Reese can’t remember anything from the time between the accident and the day she woke up almost a month later. She only knows one thing: She’s different. Malinda Lo’s newest book, Adaptation, is a step away from her usual fare: it’s a young adult science fiction novel set in the near future. As the. The story of Adaptation () and Inheritance (), Malinda Lo’s excellent Young Adult science fiction duology from Little, Brown Books for.

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ADAPTATION by Malinda Lo | Kirkus Reviews

Reese and David were stranded in Arizona due to FAA’s grounding of all flights in and out of the country. And I was surprised how the reason for the plane crash is added in almost as an afterthought. This was an extremely quick read for me!

Among them are Reese and her debate team partner and longtime crush David, who are in Arizona when the disaster occurs. I think I mailnda pass on this one as sci-fi just isn’t my thing. Can she be attracted to more than one person? I love that Reese is bisexual, that she feels attraction to both David and to Amber.

On the plus side, the emotional relationships do get a chance to build, so they come off really well. I almost put the book down again and again but such a good premise had been set up in the first 50 pages that I wanted to know what happened with that. View all 14 comments. In the few that I’ve seen, they are often pushed in the periphery or implied rather than blatant so this was quite refreshing ll read about. Reese and her debate team partner and longtime crush David are in Arizona when it happens.

Adaptation is built from familiar tropes, though ones currently extremely rare in YA, but is executed beautifully. Reese has no idea if she’s interested in David even after he rejects and hurts her or if she’s interested in Amber who makes the first move and shows the first adapation interest in her. There wasn’t a shortage of suspense as David and Reese sought out answers.

Book Review: Adaptation by Malinda Lo — @TLT16 Teen Librarian Toolbox

Open Preview See a Problem? If you have ko the synopsis for this novel, you will understand exactly why it is so intriguing. This is the first Malinda Lo novel I have read, but I am excited to read the others. Chapman’s flight back to San Francisco got grounded.


Book Review: Adaptation by Malinda Lo

Just a moment while we sign you in to your Goodreads account. Reese’s best friend, Julian, also discusses his intersecting identities, about not being Black enough for some and not Jewish enough for others, and how being gay also exacerbates the issue. The pacing of this book is really terrible. Military convoys and panicked refugees clog the highways. Lo wrote in third person limited which made the inclusion of news items Reese was reading a clever way to insert the the extra information needed instead of switching to omniscience.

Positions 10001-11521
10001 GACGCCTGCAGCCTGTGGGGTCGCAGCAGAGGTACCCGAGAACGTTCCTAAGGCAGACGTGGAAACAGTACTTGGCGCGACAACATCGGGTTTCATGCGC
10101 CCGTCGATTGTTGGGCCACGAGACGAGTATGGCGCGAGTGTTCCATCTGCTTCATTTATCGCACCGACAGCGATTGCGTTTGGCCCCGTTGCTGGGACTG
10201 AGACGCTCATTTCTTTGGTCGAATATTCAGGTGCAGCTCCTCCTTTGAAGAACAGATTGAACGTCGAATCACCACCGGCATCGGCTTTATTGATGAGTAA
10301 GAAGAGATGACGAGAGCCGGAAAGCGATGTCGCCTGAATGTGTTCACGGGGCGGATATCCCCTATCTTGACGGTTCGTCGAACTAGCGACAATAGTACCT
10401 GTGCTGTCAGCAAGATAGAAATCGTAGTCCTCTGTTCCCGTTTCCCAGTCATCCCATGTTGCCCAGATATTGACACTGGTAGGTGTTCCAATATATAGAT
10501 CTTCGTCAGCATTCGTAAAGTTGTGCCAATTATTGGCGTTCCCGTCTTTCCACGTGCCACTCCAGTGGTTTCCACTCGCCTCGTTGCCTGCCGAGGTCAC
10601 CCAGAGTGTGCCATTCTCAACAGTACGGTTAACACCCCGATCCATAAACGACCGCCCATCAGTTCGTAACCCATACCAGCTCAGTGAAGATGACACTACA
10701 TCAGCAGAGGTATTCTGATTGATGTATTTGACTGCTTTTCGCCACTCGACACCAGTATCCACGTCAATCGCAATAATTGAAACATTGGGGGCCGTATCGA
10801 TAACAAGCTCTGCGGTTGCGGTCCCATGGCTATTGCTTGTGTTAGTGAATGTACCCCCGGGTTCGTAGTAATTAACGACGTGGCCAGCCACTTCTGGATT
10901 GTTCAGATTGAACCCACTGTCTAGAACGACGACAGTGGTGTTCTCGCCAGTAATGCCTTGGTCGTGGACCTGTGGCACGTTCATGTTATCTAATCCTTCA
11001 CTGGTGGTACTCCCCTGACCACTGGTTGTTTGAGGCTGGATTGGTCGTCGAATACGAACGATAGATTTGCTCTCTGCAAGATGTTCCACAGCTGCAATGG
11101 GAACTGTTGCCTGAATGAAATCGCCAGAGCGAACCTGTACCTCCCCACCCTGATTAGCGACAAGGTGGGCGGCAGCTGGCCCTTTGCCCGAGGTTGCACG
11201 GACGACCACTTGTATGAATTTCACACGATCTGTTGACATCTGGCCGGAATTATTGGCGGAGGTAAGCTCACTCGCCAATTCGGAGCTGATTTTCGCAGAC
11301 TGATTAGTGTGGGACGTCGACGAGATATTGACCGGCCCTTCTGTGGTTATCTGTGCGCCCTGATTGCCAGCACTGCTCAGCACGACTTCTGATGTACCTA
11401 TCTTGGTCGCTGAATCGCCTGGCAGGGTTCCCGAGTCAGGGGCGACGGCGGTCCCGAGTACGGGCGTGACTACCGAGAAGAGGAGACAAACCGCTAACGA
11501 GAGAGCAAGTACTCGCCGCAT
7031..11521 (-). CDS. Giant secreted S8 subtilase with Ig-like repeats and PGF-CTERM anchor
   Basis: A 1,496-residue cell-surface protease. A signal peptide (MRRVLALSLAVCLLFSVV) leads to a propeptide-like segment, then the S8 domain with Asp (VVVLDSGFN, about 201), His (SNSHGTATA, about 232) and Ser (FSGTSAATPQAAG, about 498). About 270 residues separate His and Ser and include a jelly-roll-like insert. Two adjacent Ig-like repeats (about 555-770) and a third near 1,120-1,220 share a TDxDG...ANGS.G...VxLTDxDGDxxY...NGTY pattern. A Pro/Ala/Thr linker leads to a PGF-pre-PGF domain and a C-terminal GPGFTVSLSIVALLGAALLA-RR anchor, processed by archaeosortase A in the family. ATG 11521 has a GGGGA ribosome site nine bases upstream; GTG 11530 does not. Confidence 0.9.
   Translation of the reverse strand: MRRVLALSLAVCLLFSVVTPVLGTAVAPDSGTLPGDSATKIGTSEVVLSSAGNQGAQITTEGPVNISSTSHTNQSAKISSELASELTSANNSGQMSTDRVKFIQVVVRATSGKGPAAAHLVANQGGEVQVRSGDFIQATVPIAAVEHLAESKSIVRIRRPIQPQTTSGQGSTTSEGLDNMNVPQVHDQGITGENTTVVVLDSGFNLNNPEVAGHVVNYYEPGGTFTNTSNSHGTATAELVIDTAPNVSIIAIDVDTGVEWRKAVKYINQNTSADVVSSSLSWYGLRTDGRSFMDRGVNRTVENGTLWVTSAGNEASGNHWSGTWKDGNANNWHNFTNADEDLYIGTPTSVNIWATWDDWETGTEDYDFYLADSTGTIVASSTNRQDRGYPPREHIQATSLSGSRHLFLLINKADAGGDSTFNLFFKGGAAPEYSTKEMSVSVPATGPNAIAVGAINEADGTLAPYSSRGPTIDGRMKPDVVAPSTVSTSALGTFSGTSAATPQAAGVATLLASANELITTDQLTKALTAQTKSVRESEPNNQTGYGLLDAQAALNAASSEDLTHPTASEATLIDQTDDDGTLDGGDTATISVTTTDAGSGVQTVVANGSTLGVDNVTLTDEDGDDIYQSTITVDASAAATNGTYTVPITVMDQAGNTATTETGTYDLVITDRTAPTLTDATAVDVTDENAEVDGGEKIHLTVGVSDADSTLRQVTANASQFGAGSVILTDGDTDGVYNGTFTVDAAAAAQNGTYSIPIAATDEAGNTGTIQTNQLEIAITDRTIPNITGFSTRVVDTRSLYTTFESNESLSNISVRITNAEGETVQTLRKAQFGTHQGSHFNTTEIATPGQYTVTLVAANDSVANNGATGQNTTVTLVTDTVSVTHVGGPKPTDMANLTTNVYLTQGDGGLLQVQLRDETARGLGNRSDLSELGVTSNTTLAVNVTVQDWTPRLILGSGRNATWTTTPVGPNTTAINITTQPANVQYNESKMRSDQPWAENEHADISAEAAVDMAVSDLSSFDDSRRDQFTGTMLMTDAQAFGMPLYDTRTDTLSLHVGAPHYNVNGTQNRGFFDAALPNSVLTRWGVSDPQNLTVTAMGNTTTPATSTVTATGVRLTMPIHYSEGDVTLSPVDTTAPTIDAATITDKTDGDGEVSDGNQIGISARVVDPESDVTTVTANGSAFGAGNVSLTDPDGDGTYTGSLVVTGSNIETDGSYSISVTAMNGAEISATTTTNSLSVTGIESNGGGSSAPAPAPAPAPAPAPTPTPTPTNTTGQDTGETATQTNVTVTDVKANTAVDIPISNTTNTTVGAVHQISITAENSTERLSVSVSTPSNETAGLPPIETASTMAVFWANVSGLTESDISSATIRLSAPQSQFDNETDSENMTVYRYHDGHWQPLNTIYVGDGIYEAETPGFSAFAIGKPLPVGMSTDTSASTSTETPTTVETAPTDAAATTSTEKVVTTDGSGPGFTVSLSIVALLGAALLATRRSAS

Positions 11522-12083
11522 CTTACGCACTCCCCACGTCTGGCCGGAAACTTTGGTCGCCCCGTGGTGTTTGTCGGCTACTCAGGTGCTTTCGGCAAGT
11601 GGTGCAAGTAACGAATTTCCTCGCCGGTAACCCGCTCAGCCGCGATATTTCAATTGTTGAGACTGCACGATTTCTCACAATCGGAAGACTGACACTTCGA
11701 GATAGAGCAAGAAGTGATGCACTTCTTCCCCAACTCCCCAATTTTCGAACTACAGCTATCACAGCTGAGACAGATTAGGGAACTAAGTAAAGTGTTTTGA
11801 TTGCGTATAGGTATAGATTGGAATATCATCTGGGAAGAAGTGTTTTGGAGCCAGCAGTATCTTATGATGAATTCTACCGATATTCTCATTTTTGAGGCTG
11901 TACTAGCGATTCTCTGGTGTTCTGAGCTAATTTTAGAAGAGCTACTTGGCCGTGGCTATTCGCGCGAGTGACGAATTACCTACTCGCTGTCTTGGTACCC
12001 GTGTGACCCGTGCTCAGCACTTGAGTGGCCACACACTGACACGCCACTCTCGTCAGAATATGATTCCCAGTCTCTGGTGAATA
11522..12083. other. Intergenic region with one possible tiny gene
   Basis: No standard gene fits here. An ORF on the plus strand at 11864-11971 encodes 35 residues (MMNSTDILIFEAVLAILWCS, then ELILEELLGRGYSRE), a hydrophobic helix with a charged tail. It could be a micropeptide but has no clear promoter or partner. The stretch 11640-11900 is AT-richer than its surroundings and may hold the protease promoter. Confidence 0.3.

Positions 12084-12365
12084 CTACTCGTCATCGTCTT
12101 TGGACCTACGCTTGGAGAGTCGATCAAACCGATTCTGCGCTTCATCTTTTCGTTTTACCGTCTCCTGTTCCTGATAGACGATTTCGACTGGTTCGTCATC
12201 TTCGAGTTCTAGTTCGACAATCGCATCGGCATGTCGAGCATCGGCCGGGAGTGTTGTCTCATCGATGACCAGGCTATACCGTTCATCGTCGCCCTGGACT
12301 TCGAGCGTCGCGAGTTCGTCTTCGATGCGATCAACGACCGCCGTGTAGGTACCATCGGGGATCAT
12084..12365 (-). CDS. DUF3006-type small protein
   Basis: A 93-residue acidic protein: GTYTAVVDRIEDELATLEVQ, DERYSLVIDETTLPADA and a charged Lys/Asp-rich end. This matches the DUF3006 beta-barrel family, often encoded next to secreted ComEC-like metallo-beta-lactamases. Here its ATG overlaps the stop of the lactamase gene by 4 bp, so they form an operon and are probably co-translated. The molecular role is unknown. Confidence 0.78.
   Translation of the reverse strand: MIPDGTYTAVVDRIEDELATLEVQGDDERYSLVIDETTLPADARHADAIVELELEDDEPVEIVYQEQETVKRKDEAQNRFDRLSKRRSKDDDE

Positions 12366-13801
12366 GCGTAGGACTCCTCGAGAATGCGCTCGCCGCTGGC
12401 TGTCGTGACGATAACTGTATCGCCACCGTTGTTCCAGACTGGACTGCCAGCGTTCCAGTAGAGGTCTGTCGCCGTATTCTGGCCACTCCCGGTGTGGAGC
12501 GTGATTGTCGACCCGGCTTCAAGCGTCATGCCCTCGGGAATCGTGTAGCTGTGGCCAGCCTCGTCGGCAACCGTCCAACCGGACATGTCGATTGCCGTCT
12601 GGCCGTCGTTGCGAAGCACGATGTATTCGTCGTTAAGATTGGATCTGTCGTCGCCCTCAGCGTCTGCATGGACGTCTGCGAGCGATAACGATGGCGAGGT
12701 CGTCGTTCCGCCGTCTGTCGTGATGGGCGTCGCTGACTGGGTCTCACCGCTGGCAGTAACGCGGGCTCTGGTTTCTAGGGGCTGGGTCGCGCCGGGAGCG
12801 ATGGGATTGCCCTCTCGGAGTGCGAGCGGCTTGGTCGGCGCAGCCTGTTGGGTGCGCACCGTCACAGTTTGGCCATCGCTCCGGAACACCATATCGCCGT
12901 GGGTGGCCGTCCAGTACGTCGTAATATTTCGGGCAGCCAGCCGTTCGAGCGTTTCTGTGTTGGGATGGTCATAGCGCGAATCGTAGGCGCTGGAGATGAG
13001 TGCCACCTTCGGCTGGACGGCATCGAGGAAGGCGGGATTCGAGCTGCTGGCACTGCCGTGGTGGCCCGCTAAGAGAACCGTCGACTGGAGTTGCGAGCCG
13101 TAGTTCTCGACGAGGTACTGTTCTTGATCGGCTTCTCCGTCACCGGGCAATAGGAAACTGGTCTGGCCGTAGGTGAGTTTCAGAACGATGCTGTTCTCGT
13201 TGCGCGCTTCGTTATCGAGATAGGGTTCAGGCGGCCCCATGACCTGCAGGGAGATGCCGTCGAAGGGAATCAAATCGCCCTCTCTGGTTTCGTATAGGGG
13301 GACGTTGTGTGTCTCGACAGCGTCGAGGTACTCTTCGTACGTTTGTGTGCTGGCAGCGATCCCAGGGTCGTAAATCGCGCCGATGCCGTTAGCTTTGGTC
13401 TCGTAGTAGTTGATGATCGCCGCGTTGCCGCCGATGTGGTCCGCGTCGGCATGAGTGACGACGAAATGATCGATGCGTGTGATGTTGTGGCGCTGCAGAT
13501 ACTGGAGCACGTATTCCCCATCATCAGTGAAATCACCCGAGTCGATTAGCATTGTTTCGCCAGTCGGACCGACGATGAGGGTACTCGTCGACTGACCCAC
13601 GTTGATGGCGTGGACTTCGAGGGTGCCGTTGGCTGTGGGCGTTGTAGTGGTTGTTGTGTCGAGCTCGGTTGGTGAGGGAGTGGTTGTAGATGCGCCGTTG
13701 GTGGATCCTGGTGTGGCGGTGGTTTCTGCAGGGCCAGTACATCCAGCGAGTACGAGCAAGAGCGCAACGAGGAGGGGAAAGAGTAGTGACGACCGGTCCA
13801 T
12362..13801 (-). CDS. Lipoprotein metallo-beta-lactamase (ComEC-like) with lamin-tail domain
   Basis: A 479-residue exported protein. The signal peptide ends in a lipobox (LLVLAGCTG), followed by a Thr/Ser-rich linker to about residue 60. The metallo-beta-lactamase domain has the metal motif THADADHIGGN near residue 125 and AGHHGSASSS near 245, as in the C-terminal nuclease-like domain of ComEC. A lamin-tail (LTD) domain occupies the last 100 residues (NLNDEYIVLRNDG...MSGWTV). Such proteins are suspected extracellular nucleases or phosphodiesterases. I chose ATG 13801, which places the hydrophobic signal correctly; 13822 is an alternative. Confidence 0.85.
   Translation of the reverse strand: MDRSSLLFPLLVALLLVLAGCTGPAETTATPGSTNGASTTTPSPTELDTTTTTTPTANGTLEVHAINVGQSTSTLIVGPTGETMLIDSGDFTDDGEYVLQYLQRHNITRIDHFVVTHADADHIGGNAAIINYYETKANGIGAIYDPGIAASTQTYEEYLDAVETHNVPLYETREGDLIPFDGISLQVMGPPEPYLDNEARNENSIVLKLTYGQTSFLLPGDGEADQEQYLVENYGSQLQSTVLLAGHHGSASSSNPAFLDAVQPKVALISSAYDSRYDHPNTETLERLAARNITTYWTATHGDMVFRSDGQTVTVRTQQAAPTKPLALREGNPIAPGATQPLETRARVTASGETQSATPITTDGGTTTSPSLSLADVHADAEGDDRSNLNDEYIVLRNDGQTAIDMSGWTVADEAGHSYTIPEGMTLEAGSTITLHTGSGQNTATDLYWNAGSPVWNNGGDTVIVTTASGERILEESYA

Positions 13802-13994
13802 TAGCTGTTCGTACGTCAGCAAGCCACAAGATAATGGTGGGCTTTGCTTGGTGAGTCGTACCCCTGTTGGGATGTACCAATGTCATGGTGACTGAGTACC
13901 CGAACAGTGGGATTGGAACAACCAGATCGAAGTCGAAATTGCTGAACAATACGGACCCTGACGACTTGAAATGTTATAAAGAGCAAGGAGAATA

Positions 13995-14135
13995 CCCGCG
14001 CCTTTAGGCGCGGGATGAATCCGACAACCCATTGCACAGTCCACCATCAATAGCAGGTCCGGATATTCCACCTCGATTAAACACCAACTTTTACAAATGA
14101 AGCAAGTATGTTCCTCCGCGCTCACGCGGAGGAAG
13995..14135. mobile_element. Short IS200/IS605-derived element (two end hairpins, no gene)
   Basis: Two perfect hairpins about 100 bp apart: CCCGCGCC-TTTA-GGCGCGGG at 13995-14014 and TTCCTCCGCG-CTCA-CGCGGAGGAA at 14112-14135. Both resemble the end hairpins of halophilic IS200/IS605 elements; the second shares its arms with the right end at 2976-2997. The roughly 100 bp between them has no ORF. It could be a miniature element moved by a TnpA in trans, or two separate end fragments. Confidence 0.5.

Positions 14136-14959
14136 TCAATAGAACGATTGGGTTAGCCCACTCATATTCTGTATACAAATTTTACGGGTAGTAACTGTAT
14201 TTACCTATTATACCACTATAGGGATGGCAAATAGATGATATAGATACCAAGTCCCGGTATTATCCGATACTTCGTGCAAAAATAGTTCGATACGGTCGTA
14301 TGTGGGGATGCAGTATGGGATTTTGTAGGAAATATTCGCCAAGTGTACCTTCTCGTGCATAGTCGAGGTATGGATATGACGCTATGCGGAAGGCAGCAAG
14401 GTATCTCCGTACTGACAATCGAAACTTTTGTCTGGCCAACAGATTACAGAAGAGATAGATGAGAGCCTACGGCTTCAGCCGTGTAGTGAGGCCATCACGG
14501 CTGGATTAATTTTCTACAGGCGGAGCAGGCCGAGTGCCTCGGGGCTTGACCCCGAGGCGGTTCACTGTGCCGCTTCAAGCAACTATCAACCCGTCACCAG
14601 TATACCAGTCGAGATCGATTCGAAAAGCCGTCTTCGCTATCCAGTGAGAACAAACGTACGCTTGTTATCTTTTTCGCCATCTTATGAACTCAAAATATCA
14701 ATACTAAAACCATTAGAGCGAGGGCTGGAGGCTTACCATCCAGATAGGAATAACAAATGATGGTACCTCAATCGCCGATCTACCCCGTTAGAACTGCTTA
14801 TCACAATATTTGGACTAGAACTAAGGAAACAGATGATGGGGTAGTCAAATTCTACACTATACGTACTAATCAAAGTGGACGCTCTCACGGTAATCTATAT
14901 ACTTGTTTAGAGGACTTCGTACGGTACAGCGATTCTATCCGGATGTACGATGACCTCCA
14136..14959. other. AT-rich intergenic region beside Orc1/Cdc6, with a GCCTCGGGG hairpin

When people who are supposed to be working for your good turn around and decide you are expendable, now that is real terror and Lo is uncannily adept at narrating the fear, the terror associated with these instances.

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There’s still some stuff with all that to be resolved in the next book, obviously. The introduction of this character is so abrupt, it stops the momentum of the story and shifts gear. There were tidbits of information thrown into sentences that the reader obviously knows, yet Malinda felt the need to reiterate it for some odd reason. Teenagers have so much shoved onto their plates during their high school years.

A love triangle where a girl is attracted to adwptation drawn to a guy and a girl. Reese and David manage to rent a car and try to drive adaptatkon and on the amlinda they get into an accident caused by you guessed it, birds. On the one hand, I love the idea of the book familiar that it isas it kinda reminds me not so much of The X-Files but of Roswell. We all know what happens when you find yourself in a secret government anything. The climax was anti-climactic.


And it all ties back perfectly with the sci fi trope, too. I’ll probably pick up the sequel and maybe the ebook spinoff as well, but I’m pretty frustrated by the ableism.

Lots of people have spoken about the whole “evil birds” malindq being a huge draw for them, but it’s not really at the core of the story. More specifically, this is a story about sexuality, about questioning the lines of what is and isn’t right to feel and experience. Thank you Malinda Lo! She only knows one thing: The mystery it promises reeled me in and I began with the intention of reading a few pages but about two and a half hours later, turned the last page.

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I saw what was coming from a mile away, hoped it wouldn’t happen, and then it did. We didn’t really find out too much about their past or their feelings so there wasn’t enough for me to latch on to and make me actually care about them. On their second or third meeting they are kissing. It can be hard to admit that a book I really liked and that really impacted me emotionally is flawed.

The stranger her life becomes, the more Reese is tempted to believe his wildest wild aadptation. As a SF native and current resident it was really fun to read. Birds have caused four planes all over the country to crash for some mysterious reason.

It’s what kept me reading, sustaining the interest well into a point that made DNFing moot. Reese is confused around David because she’s also attracted to him. Totally robbing the book as a whole.

Some parents might object. I instantly devoured it, and as soon as Reese got home, the pacing stalled. I’ll probably give it a try because I can’t possibly pass up an alien conspiracy or an lgbtq teen book, but in general Malinda Lo’s characters feel completely flat and emotionless to me.

With many dystopian books I dislike, there are clear complaints and issues to point out.